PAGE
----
the severity of their hurts.
Thirty Erench aeroplanes searched
the air above Taris for the Zeppelin
raider, ol' whose appearance warning
had been given. By the time the
Zeppelin had reached the edge of the
city several of the airmen made out
its pale yellow shape 14,000 feet
from the earth. Frightened, doubt
less by the numerous war planes ris
ing toward it, the Zeppelin 'Wheeled
and drove at full speed northward,
dropping in Hs trail into the dark
ness a cargo of about th "ec and a half
tons of bombs. Then, c intinuing its
(light at a great altitude, the airship
Many Killed in Zen, Raid.
London, Feb. 1.-?Fifty-four per
sons were killed and 67 Injured in
last night's Zeppelin raid. The fig
ures In regard to the casualties were
contained in an official statement is
sued here this afternoc ..
The statement say? bombs were
dropped at several towns and In rural
districts In Derbyshire, Leicester
shire, Lincolnshire and Staffordshire.
Some damage to property was caused.
There were In all 220 bombs dropped.
KINAHBS NEGRO WOMAN SHOT.
Husband Held, Suspected of Firing
Shot that Killed.
Newberry, Jan. 30.-Last night
near Kir ards, 13 miles sooth If here,
Maria Byrd, a negro woman, was
called to her door, and, upon open
ing it, was shot in the headd and face
with a shotgun and Instantly killed.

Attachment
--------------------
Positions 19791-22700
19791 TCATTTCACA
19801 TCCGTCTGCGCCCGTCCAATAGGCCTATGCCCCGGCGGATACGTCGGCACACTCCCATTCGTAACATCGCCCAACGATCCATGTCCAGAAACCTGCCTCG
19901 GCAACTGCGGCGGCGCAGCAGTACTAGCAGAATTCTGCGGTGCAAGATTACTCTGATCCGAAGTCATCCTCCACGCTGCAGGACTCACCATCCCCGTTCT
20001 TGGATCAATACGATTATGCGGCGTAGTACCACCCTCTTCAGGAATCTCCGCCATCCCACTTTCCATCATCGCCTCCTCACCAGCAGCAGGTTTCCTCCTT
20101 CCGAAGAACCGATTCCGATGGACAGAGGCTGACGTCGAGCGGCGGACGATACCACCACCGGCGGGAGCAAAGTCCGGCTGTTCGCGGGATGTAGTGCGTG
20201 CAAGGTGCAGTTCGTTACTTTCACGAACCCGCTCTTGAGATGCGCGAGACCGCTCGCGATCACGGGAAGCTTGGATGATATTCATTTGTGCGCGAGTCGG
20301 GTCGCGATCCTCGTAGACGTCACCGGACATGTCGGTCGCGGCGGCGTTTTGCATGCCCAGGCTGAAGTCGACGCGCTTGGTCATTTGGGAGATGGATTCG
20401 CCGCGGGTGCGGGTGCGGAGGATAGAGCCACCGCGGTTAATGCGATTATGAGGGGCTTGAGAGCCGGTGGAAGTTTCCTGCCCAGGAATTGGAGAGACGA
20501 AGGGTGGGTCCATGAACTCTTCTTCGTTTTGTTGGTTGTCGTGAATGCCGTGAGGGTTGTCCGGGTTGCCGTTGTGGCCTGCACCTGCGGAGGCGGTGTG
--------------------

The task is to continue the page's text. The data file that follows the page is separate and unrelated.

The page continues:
Her husband, Tom Byrd, Jr., was
suspected and was arrested and
brought to juli Inst night. This
morning the coroner went to the
scone and hold an inquest. The first
V'nown of the tragedy was when
Byrd went after Dr. Pope last night
between 8 and 9 o'clock. He ?wont to
tho scene and found the woman dead.
The doctor telephoned to Sheriff
Blense, who sent his deputies up, and
they arrested Byrd, as circumstances
pointed to him, and brought him to
jail last night. The shooting took
place about 8 o'clock, and some time
after that the husband went for the
doctor Tho coroner's jury to-day,
after hearing the testimony present
ed, brought in a verdict fixing tho
crime on the husband.
8. C. CROP 274,028 SHOUT.
Clonings tu Koutti Cn ixdiim Show 1,
140,772 linios Ginned to .lan. 20.
The Census Bureau nt Washington
has issued the following figured for
cotton ginned In South Carolina, by
counties, up to January 20th, with
comparisons with same date last
year. The figures do not include
linters, and round bales are counted
a? half bales. The comparisons fol
County- 1915. 19 H.
Abbeville. 29,840 32,410
Aiken. 37,290 47.723
Anderson .... 59,091 54,205
Bamberg .... 15,930 27.42(5
Barnwell .. .. 35,91 7 59.083
Beaufort . . . . 4,223 8,902
Berkeley .... 9,570 , 10.383
Calhoun .. .. 19.609 30.G10
Chnrelston ... 10.194 16,882
Cherokee .... 14,739 16,109
Chester. 30,093 33,072
Chesterfield .. 28,641 33,526
Clarendon .. . 27,131 4 8,402
Colleton .. .. 13,805 23,205
Darlington .. . 32,986 44,768
Dillon. 30,218 37,954
Dorchester.. . 11,337 18,291
Ridgefield .. . 29,144 32,059
Fairfield . . . . 23,121 24.048
Florence .. .. 30,139 46.515
Georgetown... 2,490 5,250
Greenville . . . 13,239 43,446